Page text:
Unlimited (Kinds of) Atonement

31 days bigA little pun for you.  So from yesterday, limited atonement is the idea that Jesus died to save people completely – his death saved them without any action on their part, and since not all people are saved, we must assume that then his death only functioned for the elect.

But what about 1 John 2:2? or John 3:16? or 1 Timothy 2:5-6? These don’t make any discrepancy about Christ’s death being only for the elect. And a lot of people have a beef with limited atonement: so-called “Four-point Calvinists” think that Limited Atonement is where you ought draw the line.


Okay, so what are our other options? They are legion, but they all fall under the heading of “unlimited atonement,” the idea that Christ died for all people, but only some accept that gift. I’m not going to go over every single theory that falls under the heading of unlimited atonement. There are a lot of them, and many of them are kinda the same thing.


Here are a few of the interesting / important ones:


The particularly Arminian view is governmental atonement, the idea that Heaven is a court from which God judges all men, and the punishment we earned is happening so justice can be meted out. Christ stands in the way of that punishment happening to us.


Ransom theory is the idea that Christ was a ransom for us. Ransom is a payment, made to an abductor, to return the abducted to their rightful place. We were kidnapped by Satan at the fall, and Satan demands payment for our return.


Christus Victor is a fancy latin phrase that translates “Christ is the winner!” It means that Christ crushed Satan at the cross, the powers of evil were defeated. A war happened, Christ won.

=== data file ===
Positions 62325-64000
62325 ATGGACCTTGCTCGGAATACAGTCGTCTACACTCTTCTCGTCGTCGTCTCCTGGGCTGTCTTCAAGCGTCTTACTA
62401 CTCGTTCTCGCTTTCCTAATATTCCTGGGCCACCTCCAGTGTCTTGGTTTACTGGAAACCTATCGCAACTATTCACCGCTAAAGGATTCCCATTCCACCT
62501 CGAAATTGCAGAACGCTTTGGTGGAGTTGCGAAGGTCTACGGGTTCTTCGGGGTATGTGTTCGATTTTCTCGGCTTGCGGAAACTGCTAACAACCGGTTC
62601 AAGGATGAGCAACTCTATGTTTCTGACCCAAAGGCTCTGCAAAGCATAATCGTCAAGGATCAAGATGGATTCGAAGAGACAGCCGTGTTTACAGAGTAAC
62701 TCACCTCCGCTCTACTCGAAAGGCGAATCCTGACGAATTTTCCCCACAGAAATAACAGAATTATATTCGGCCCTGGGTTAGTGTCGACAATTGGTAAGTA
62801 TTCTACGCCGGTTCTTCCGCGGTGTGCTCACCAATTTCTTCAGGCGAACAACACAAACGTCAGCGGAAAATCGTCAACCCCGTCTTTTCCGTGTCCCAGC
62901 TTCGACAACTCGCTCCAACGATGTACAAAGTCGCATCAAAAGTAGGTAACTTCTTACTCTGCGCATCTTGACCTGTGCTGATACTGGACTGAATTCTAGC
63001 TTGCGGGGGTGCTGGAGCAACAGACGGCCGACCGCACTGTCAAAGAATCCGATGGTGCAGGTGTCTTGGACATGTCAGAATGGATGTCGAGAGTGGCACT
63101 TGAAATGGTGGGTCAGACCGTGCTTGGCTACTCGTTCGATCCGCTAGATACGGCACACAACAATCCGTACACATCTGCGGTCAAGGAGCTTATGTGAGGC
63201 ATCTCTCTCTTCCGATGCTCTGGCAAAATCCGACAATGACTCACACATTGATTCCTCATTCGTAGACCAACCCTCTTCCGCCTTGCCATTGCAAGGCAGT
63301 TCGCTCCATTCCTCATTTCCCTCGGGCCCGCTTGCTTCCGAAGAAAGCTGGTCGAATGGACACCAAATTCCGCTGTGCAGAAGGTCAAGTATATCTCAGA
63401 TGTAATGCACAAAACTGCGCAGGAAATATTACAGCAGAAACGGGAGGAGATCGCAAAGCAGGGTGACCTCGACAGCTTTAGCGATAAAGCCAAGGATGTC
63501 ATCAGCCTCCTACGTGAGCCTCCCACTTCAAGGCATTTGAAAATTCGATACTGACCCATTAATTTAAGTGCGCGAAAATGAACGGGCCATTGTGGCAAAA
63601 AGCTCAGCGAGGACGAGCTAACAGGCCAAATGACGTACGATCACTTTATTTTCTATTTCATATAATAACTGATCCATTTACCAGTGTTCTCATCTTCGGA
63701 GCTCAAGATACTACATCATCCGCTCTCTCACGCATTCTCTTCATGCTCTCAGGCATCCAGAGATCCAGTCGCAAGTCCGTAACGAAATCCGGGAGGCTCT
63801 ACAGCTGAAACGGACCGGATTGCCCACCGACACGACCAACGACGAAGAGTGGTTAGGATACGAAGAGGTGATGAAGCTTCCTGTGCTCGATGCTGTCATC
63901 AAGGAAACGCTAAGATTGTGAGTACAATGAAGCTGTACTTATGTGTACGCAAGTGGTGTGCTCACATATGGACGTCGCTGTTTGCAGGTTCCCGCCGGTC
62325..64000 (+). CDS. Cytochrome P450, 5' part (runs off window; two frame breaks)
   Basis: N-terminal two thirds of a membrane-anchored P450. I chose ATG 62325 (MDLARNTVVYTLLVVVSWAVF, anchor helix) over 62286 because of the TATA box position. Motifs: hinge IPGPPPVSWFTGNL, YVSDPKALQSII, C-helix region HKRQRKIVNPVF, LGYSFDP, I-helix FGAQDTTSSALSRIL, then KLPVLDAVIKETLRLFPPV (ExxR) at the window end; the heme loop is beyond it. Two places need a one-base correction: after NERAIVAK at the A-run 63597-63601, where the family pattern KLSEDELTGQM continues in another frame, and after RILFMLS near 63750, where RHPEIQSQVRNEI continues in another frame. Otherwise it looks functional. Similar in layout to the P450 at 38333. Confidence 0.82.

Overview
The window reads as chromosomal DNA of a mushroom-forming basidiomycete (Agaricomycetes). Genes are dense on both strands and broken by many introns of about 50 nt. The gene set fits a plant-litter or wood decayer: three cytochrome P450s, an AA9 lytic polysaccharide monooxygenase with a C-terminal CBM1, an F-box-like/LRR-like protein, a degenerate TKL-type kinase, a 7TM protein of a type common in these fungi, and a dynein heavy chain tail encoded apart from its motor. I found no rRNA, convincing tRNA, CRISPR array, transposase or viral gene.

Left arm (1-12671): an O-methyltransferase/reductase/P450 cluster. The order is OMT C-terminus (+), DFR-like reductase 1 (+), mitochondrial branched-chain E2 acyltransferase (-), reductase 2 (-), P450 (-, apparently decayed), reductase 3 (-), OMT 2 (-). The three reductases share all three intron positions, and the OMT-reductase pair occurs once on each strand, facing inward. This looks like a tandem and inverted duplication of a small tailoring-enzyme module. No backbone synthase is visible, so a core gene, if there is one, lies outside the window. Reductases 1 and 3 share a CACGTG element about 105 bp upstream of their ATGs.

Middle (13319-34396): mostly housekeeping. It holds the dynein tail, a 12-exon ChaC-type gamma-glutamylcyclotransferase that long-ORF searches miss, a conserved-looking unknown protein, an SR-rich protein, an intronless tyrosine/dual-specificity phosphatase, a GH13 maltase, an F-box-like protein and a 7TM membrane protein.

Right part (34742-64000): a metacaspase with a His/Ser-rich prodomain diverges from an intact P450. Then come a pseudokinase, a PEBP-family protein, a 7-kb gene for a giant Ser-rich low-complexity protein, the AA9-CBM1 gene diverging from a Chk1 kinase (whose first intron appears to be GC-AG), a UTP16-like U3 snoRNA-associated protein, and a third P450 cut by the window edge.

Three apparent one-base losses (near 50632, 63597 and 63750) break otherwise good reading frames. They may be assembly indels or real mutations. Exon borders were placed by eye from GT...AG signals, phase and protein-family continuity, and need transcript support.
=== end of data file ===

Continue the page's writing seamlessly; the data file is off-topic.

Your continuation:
Substitutionary atonement (which is popular enough to have sub-categories) is the idea that Jesus died in lieu of someone or something else. Whether that’s the sheep we’d have to sacrifice or our own souls, or a little bit of both, that depends on the flavor of substitutionary atonement you’re talking.


Penal substitution specifically suggests that we have broken God’s law. We are standing for punishment, but Christ takes that punishment. He takes what we deserve, and the punishment is over.


Satisfaction theory is another form of substitutionary atonement. It means that God is not honored by man’s poor behavior, and sinners die without making it up to Him. On the other hand, Christ died while totally perfect, AND his death glorified God completely – enough to make up the debt for all the sinners. In contrast to penal substitution, adherents believe Jesus wasn’t taking our punishment so much as paying our debt, and thus restoring harmony to the world.


Here’s a very small list of relevant Scripture:


Matthew 20:28,  Mark 10:45 even as the Son of Man came not to be served but to serve, and to give his life as a ransom for many